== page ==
Conservation Law Foundation (CLF) and the Massachusetts Housing Investment Corporation (MHIC) have created a $30 million private equity fund model that will consider the community, environmental, and health benefits of a proposed project as well as the financial risks and returns. The model, known as the Healthy Neighborhoods Equity Fund (HNEF), will result in investments that have the potential to transform neighborhoods, strengthen population and environmental health, and promote regional equity − while providing investors with financial and social returns.
This Health Impact Assessment (HIA) examines the potential health impacts that could result from investments made by the HNEF. The analysis was conducted by using three Transit Oriented Development (TOD) projects in the City of Boston (Bartlett Place, Madison Tropical Parcel 10, and Parcel 25), and their cumulative impacts as case studies, since they are potentially aligned with the type of projects that the HNEF would support.
The results of the HIA are intended to help define the health-related metrics of the HNEF, as well as to inform interested developers and potential investors about the anticipated social and economic changes that could result from HNEF (and by association any TOD) supported projects.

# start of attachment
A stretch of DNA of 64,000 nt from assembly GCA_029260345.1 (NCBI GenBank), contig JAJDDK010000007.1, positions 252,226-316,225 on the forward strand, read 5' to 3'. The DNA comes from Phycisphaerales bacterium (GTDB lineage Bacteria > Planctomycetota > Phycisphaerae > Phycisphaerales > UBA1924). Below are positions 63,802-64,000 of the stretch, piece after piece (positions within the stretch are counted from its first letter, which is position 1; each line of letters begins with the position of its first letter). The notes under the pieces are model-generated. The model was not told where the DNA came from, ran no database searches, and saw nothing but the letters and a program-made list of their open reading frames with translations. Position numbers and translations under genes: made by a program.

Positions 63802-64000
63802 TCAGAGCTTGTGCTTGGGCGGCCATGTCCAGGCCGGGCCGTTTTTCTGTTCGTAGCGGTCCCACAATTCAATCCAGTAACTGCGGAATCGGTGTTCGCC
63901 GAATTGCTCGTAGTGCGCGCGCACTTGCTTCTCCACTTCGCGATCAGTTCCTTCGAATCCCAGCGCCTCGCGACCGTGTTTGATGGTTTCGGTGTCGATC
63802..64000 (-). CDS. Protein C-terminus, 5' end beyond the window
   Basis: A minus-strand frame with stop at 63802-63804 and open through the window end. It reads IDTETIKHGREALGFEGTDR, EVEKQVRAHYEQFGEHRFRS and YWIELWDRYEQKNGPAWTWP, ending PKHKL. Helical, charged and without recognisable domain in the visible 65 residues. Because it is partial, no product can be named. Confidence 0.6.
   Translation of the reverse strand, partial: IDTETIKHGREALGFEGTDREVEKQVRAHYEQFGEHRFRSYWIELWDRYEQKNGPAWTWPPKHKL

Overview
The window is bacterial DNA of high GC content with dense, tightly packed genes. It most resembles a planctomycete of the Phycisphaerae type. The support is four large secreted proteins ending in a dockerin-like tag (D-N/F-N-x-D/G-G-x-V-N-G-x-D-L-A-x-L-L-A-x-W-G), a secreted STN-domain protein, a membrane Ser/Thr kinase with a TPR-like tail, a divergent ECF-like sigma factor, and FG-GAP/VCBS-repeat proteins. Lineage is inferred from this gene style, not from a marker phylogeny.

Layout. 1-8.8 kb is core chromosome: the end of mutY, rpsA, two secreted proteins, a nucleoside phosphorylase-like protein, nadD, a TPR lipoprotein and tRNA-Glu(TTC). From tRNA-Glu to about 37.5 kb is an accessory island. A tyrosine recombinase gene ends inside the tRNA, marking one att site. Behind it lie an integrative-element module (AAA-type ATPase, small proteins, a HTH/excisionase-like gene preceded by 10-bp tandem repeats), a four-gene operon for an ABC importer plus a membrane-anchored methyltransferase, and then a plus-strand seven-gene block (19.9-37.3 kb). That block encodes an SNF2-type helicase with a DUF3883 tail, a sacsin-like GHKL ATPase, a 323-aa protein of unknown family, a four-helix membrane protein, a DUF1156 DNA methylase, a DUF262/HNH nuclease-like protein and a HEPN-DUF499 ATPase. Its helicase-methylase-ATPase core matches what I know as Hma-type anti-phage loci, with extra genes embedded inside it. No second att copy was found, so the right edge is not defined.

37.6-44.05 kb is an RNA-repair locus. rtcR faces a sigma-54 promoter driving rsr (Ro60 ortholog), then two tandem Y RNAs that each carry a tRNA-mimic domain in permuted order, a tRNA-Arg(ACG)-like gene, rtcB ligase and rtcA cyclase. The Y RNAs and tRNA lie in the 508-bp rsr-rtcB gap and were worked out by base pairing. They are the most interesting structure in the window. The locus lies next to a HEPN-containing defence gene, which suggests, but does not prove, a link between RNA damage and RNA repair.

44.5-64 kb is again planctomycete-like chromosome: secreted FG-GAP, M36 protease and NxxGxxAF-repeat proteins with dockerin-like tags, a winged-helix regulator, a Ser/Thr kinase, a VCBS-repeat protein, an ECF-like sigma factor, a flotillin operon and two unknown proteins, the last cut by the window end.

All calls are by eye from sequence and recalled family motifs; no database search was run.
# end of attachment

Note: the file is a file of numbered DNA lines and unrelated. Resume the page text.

Why it’s important
The HIA focused on 12 ways that TOD can affect health.
These focus areas, called pathways, can affect health outcomes and chronic conditions such as obesity, stress, mental health, cardiovascular disease, respiratory disease, injuries, and premature mortality.
Ultimately, this HIA contributes to the growing evidence between TOD and health. The following table summarizes recommendations in relation to each pathway, providing the HNEF with areas to focus on to maximize the health-related benefits of TOD investment.